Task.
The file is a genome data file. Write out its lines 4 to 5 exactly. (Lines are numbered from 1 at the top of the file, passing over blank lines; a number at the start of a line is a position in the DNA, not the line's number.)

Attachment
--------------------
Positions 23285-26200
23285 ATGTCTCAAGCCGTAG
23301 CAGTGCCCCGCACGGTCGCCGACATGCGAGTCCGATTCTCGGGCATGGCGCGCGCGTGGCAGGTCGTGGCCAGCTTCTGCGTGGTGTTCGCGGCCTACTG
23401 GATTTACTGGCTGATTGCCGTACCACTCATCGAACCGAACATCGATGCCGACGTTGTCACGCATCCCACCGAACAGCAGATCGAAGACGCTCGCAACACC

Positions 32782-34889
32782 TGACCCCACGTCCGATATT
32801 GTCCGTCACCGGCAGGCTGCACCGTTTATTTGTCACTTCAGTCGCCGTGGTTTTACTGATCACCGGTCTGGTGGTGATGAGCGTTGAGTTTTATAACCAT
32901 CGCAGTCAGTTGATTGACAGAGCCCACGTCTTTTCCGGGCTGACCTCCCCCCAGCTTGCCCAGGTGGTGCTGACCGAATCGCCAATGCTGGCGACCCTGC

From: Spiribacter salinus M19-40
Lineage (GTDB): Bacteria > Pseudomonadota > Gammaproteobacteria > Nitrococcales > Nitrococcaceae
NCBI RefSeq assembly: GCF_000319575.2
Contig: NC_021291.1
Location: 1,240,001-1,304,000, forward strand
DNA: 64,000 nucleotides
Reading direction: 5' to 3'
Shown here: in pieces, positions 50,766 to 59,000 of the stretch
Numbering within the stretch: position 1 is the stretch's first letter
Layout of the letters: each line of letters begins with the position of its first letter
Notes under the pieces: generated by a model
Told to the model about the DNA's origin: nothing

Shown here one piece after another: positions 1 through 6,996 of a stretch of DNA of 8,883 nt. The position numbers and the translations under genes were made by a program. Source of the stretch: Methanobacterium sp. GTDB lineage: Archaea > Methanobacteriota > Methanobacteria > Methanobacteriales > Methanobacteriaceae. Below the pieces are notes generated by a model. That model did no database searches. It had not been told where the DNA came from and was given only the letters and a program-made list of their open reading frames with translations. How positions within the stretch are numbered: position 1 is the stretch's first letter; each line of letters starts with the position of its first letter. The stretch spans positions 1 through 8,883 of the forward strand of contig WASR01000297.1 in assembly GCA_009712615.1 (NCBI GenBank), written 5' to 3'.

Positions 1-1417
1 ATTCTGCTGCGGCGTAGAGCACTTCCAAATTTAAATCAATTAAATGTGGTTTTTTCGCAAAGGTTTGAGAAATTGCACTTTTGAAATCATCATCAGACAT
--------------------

23401 GATTTACTGGCTGATTGCCGTACCACTCATCGAACCGAACATCGATGCCGACGTTGTCACGCATCCCACCGAACAGCAGATCGAAGACGCTCGCAACACC

Positions 32782-34889